Questions on Planning and Construction law
As a general rule, all nuisances, such as air pollution or unseemly odours, which are not justified by the location and nature of the property or local custom, are prohibited (Art. 684 Swiss Civil Code, SCC). Whether the compost system next to your garden seating area is a “normal” or excessive nuisance must be assessed in the context of an average person as well as according to the intensity and duration of the specific source of emission, and must be determined in each individual case. As neighbours, you do not have to tolerate the smell of compost around your seating area. Placing a compost pile on the border as an “act of vengeance” on the part of your neighbour can be seen as an indication that the nuisance is excessive. In the event of an excessive nuisance, each neighbour
The case law takes the view that nuisances such as falling autumn leaves should be accepted in a single-family residential area, because this is a natural and habitual occurrence in autumn, particularly in areas with many larger gardens, and therefore should in general be tolerated. The same applies in the case of leaves, flowers and branchlets and branches blocking the gutters and drainage pipes. The fact that this inconveniences a neighbour is not relevant. Only in particularly serious situations is it to be expected that plant nuisances constitute excessive nuisances and are thus prohibited under Art. 684 SCC.
You can keep the fruits on the overhanging branches of a fruit tree situated on a neighbouring plot, so you can also pick them. However, this implies that you tolerate the overhanging branches.
As a general rule, a nuisance that is not justified by the location and nature of the property or local custom is prohibited (Art. 684 SCC). The fact that the crane extends over an adjacent plot when rotating can certainly impact the subjective feelings of a neighbour. However, whether this is a “normal” or excessive nuisance must be assessed in the context of an average person as well as according to the intensity and duration of the specific source of the emission. As the movements are probably unavoidable if construction work is being carried out in the immediate vicinity, and as they are limited to the construction period and to the working hours during the day, you must tolerate them. However, the company responsible for crane work is responsible for taking any relevant safety measures and is liable for any damage resulting from the careless transportation of supplies etc. over your property. As a general principle, anyone who creates a dangerous situation is obliged to take reasonable precautions to prevent harm or accidents from occurring.
The civil law means for a long-term right to a view is a property law easement. Building and neighbour law provisions may also be relied on if construction projects are to be carried out on neighbouring property. Building regulations define minimum distances between buildings and facilities and neighbouring properties, which may be deviated from by mutual agreement. The main purpose of these rules is to mitigate the various impacts of objects on neighbouring properties (reduction in light exposure, sunlight, view, etc.) and thus also serve private interests in particular. Depending on the intensity of the impact on the property, the construction project may be prevented or compensation may be demanded. As a land owner, it is therefore well advised to participate in the municipal building permit procedure.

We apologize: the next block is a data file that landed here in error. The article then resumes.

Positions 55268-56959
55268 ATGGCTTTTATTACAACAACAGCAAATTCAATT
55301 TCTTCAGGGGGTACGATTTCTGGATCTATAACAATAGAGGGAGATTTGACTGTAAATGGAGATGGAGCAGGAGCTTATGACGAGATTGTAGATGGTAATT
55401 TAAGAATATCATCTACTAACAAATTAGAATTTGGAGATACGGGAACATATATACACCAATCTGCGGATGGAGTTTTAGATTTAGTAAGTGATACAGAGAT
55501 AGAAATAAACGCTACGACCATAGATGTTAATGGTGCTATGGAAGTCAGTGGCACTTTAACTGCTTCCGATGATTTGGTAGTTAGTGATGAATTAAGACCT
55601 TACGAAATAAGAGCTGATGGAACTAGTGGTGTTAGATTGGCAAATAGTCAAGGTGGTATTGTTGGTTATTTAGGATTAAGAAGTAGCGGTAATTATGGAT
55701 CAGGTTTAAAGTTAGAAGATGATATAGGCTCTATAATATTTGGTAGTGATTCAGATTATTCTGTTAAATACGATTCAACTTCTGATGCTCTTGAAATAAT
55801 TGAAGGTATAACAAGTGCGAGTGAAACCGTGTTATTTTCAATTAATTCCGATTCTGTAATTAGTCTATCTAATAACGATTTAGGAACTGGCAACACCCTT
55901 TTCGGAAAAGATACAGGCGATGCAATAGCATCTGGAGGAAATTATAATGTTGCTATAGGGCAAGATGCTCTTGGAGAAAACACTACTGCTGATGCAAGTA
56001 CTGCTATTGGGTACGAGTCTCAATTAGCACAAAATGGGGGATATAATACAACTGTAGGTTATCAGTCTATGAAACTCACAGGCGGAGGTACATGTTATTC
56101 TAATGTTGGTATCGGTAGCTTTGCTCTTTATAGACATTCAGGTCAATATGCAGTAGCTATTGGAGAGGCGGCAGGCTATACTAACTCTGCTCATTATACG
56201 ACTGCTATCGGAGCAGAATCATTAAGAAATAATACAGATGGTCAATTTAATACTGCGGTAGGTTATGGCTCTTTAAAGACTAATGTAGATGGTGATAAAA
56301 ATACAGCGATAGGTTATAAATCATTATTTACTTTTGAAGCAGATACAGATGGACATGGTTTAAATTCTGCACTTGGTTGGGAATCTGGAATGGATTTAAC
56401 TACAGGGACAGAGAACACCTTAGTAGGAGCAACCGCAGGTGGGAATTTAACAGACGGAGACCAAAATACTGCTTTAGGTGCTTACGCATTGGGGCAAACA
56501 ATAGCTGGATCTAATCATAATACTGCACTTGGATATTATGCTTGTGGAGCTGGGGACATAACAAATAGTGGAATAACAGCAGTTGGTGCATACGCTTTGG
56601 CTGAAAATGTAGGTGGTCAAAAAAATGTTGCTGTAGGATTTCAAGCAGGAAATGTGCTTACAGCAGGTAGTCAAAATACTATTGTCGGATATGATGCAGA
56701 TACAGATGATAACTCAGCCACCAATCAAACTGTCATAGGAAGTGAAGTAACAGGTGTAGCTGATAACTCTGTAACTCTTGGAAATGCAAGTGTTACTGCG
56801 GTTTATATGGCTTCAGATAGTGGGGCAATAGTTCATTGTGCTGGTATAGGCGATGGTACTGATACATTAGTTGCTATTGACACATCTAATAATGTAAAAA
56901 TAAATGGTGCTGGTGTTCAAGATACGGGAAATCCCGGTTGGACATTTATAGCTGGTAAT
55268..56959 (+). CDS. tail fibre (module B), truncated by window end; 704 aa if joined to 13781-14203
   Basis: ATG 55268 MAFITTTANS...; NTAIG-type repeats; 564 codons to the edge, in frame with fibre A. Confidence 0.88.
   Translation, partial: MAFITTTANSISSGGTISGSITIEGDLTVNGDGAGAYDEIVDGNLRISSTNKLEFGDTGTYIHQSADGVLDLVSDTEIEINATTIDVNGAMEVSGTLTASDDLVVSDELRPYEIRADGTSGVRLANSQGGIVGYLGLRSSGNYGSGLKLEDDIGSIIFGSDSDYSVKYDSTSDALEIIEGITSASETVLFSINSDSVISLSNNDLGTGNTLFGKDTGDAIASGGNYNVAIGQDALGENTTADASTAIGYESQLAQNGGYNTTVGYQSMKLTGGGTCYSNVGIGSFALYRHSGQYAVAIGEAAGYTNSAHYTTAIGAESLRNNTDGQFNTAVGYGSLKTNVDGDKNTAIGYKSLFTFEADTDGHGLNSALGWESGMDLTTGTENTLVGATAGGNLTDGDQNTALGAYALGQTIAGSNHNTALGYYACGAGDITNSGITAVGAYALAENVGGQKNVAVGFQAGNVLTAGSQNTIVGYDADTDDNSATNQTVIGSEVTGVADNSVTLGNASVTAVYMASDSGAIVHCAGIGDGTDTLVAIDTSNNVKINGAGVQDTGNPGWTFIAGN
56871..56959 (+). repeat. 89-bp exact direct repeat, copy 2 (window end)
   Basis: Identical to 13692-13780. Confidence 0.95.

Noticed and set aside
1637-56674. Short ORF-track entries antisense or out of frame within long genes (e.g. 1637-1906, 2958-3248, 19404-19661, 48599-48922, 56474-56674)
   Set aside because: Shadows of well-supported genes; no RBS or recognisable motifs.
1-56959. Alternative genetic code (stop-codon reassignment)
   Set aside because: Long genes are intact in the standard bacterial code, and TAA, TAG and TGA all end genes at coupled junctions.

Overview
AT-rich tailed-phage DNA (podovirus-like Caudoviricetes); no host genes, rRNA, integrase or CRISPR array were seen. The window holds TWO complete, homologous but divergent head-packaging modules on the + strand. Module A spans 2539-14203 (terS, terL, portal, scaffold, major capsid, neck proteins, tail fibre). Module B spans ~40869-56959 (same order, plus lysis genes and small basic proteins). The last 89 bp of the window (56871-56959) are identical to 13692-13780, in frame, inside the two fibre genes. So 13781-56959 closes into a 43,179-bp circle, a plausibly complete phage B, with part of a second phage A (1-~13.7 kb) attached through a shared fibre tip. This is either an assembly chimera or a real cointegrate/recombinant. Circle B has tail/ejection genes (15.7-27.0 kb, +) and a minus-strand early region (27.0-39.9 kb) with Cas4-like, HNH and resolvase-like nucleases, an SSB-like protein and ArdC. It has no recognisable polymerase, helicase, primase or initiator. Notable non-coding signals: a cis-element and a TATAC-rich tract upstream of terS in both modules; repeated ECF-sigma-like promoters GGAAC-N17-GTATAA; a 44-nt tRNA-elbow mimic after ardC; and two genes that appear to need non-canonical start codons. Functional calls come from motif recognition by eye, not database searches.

Condominium Ownership: Can one leave the community?
In our condominium owners' association, we are currently discussing the renewal of the heating system. Opinions differ widely as to whether this should be done at all and what kind. There is no provision in the regulations for withdrawal. Can an individual condominium owner decide for himself and even leave, or must he remain in the community?Read more
Trampoline in front of condominium: Can I defend myself?
We are owners of a condominium on the 1st floor of an apartment building. A co-owner of our building placed a large trampoline with a diameter of approximately 4-5 m directly under our balcony. The bouncing of the children directly underneath our balcony is very disturbing for us.
The trampoline is located on the common area of the rental property. What can I do about it?Read more
Building objections: This is what you need to bear in mind.
The redevelopment of a neighbouring or nearby property can have a significant impact on the quality of life of people directly affected by it. From a legal point of view, numerous planning, building and often also environmental protection issues arise. It is therefore not surprising that building objections have become almost the norm. But what are the main points to consider?Read more
Use of garden patio in a condominium association
The new co-owner on the first floor has recently informed us that he will install a whirlpool on the seating area (special use). We think that he must first obtain the written consent of all other co-owners and provide detailed information about water consumption, etc. We are also concerned about noise and noise pollution. We are also concerned about noise pollu-tion. What can we do about it?Read more
Do we have to buy into the renewal fund?
We are planning to buy a flat in an existing building. We are wondering, among other things, what our rights and obligations are regarding the renewal fund. Do we automatically participate in the renewal fund by acquiring condominium ownership? Or do we have to buy in?Read more